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Boise issues cease-and-desist order to Uber, urges people not to use it

This morning – the day of New Year’s Eve – the city of Boise issued a cease-and-desist order to Uber and advised residents not to use the car service, as Uber began charging for rides despite not having concluded negotiations with the city over background checks for drivers and insurance and safety for the cars. “These minimum standards for public safety are part of the city’s oversight of all public transportation operations, including taxi, limousine and shuttle services currently operating in the city,” the city said in a news release. “Without such safeguards, the city encourages all residents to avoid using the services of Uber drivers.” It also said Uber drivers who charge fees tonight risk being ticketed for operating a business without a business license.

You can read the city’s full news release here. Click below for a full report from the Associated Press.

Boise issues cease and desist letter to Uber 

BOISE, Idaho (AP) — City of Boise officials say Uber ignored its promise to not charge for driver services within city limits while negotiating an operating agreement for the ride-share company.

The city sent Uber a cease and desist letter Wednesday morning — the same day the ride-hailing app declared would be its busiest night ever for those seeking a car home.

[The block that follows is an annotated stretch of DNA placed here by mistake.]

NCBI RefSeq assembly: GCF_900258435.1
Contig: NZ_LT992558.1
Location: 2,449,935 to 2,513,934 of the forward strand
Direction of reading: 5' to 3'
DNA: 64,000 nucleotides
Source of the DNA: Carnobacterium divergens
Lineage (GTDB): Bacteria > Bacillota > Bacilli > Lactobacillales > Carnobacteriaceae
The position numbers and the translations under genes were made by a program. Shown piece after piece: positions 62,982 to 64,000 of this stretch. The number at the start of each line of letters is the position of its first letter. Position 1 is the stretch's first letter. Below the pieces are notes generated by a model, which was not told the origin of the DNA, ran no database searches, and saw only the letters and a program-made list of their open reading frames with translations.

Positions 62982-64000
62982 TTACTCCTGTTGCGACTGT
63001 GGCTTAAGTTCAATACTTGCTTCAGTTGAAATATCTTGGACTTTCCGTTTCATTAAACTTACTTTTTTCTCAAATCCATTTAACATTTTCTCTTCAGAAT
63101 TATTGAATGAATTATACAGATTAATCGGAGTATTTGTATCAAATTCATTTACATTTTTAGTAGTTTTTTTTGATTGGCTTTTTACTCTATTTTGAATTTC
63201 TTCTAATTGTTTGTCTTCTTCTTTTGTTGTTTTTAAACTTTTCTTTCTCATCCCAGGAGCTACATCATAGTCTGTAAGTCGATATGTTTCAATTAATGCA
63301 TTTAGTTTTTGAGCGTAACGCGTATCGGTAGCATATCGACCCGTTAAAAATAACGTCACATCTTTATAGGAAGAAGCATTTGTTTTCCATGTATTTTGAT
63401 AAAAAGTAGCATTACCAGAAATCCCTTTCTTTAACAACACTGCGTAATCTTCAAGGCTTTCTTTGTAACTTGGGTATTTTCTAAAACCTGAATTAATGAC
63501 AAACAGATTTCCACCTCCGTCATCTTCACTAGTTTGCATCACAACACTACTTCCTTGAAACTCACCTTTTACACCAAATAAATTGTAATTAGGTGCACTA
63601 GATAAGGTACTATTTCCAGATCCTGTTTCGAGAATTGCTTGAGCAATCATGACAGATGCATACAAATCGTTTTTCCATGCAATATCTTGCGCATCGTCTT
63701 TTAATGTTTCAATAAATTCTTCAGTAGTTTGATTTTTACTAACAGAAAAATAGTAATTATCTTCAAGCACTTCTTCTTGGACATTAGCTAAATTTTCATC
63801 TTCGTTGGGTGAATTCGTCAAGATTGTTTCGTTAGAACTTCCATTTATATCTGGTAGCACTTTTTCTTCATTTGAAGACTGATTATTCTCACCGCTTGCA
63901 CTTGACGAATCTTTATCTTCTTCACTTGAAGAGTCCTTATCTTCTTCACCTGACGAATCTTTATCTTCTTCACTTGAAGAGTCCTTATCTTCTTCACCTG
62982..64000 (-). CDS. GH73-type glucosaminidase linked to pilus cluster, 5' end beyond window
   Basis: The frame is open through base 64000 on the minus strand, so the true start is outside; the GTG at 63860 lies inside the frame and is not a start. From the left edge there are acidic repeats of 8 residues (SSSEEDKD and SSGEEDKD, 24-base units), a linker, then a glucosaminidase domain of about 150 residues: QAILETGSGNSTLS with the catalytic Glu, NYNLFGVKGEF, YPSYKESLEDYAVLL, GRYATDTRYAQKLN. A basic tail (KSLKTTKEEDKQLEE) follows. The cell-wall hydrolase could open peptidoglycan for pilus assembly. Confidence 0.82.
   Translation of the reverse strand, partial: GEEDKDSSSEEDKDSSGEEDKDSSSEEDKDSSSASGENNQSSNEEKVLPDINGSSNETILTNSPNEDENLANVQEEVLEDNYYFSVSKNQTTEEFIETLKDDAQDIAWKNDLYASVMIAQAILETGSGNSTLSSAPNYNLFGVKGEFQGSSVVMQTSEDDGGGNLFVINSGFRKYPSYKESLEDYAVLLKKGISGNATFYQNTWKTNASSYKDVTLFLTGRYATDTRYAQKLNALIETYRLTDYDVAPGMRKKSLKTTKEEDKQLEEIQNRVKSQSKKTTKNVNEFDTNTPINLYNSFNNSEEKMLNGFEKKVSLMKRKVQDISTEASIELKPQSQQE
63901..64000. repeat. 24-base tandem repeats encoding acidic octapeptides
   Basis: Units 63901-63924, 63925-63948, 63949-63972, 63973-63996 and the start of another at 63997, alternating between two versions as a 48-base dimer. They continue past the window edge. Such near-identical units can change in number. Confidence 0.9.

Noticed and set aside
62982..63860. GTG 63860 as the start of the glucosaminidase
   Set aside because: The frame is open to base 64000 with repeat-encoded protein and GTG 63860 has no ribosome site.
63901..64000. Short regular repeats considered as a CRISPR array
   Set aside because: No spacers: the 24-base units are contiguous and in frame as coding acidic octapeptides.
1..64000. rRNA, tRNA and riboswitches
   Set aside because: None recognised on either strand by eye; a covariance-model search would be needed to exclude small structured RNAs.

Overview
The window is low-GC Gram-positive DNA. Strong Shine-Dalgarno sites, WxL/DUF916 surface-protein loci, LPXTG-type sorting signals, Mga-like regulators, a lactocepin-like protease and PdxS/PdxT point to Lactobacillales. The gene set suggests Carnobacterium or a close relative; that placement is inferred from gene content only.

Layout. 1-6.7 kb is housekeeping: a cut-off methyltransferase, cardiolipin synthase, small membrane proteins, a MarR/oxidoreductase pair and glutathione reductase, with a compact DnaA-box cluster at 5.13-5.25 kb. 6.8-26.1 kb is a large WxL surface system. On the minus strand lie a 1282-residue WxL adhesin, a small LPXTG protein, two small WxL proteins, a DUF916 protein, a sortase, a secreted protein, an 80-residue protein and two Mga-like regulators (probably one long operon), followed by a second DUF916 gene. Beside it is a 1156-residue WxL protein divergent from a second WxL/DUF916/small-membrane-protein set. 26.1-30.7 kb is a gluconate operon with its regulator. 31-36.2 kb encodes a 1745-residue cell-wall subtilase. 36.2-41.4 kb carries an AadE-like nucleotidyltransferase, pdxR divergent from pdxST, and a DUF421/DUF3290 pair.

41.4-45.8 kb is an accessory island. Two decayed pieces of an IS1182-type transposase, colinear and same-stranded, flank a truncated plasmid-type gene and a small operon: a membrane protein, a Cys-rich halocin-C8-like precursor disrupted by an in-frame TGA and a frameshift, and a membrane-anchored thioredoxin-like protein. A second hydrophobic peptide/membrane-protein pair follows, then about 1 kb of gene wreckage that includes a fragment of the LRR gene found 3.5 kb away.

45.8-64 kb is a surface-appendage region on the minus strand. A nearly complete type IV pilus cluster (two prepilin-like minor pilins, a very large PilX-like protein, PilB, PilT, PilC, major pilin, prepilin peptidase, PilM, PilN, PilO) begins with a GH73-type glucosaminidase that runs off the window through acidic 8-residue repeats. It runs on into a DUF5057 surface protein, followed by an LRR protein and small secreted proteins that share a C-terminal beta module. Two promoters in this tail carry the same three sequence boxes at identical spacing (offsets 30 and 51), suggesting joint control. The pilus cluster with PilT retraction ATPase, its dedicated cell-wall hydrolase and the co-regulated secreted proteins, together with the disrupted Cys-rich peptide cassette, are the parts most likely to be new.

Officials are also encouraging people to avoid using the company.

According to the city, Uber activated its "pay feature" on its app earlier this week so that drivers could charge passengers —essentially operating like a business even though it didn't have a proper license.

"It's unfortunate city officials are seeking to limit access to safe rides on a night when impaired-driving rates are at their highest," Uber spokesman Michael Amodeo said. "We look forward to continuing to connect Boiseans to the people and places they love as we work with City Officials to craft regulations that embrace choice and innovation."

The company did not mention if it would disrupt its driver services.

Uber's violation was first reported by KIVI on Tuesday. According to KIVI, one of their reporters was charged $5 for an Uber ride around the block inside the city limits.

"It is very important to us that their cars, their drivers are safe and operating and that there have been background checks for their drivers," city spokesperson Mike Journee told KIVI.

Boise was negotiating with Uber on safety guidelines, such as background checks for drivers. City officials wanted Uber to work under regulations that other Boise cab services do, meaning they would insure their vehicles, offer complaint options for passengers and undergo routine vehicle inspections.

Earlier in December, Portland, Oregon, officials sent a cease-and-desist order to Uber for not complying with city regulations.

Uber has been offering rides in Boise since October.


 

Copyright 2014 The Associated Press




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Betsy Z. Russell
Betsy Z. Russell joined The Spokesman-Review in 1991. She currently is a reporter in the Boise Bureau covering Idaho state government and politics, and other news from Idaho's state capital.

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